Welcome to this week’s review of notable instances of transit, place and culture as rendered in anime currently broadcast in Japan and simulcast internationally via the web. For a detailed outline of the approach, please refer to the explanation in the inaugural issue. Links to streaming sources are included when available, though not all may have current episode available at the time this column is published.
2015 Fall Season Overview
Each season, from a place and pop culture tourism perspective, we generally have a leading show from either Kyoto Animation or P.A. Works, sometimes both. Fail that, one of the multiple offerings from A-1 Pictures will often feature a detailed and faithfully rendered setting based on a real location. In 2015 Fall, with KyoAni and P.A. on broadcast hiatus as future works are under production, and A-1 focusing most of its effort on theatrical release Kokoro ga Sakebitagatterun Da., other studios will have a window of opportunity to showcase their background art chops in broadcast anime. Most of the shows I’ll look at this season are returning series. In addition to those included below, I expect Owarimonogatari will provide the abstract urban textures and Easter egg locations typical to its franchise, though the opening episode was a one-hour exposition set entirely indoors. I’ve always been a fan of studio Bones for its content choices and creative storytelling, though not necessarily suited to this weekly analysis. With the studio’s Concrete Revolutio, I think there will be some interesting bits to extract after wading through the trippy color palette and mashup of retro urban aesthetics with a fantasy story. This fall will have a different overall feel, but I’m hoping for some good surprises.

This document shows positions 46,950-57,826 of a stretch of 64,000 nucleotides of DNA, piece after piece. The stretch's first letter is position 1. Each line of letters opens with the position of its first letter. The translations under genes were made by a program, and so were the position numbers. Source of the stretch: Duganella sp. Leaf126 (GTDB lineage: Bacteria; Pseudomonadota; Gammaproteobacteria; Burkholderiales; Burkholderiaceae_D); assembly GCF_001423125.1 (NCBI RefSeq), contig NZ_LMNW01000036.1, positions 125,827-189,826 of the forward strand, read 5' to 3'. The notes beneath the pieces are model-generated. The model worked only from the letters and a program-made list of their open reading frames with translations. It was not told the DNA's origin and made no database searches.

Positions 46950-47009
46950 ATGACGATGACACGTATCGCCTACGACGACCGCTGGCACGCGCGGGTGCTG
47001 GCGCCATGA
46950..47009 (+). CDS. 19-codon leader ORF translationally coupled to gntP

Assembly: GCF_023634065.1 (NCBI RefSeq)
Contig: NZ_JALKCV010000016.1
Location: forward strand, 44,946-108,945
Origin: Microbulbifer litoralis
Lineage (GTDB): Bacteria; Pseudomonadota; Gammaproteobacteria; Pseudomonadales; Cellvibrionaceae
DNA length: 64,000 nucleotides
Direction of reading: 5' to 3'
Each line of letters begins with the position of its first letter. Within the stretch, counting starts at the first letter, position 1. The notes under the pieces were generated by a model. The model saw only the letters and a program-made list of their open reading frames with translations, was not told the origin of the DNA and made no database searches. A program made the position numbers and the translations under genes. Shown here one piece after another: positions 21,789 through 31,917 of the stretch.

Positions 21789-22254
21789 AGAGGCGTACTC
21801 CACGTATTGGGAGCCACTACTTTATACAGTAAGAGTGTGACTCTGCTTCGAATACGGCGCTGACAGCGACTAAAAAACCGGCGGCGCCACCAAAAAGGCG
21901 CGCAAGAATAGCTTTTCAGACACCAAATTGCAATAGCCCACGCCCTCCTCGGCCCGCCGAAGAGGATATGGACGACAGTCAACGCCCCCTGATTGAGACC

Fan Pilgrimage Update
The second season of Noragami, also produced by Bones, drops us right back where we were. The opening credits again feature sweeping Tokyo cityscapes as backgrounds to character action.
The elevated pedestrian footbridges (横断歩道橋 ōdan hodōkyō) and activity node at Ōizumi-gakuen Station (大泉学園駅) in Higashi-ōizumi, Nerima Ward return as an anchor point for the series’ compass, though we jump to other places too.
Hiyori waits at a grade level railroad crossing (踏切 fumikiri)
Shakujii Park (石神井公園) in Sakujii, Nerima Ward
Seibu Ikebukuro Line (西武池袋線)
Students take the pedestrian path atop the river embankment (土手 dote) on the evening commute home from school.
K is also back for a new installment, a sequel to the first broadcast season and subsequent theatrical film. To date, it remains my favorite work in the “no discernible plot, but fantastic visuals” genre. The saturated color palette, use of devices with holographic digital displays and other shiny bells and whistles give the show a near-future or slightly alternate reality feel, though once down on the street, most of our familiar Tokyo is alive and well. Along with other works by relatively young studio GoHands (Coppelion, Seitokai Yakuindomo), I appreciate the full use of the anime medium in background art that, while based in reality, isn’t restrained from flights of whimsy when it desires.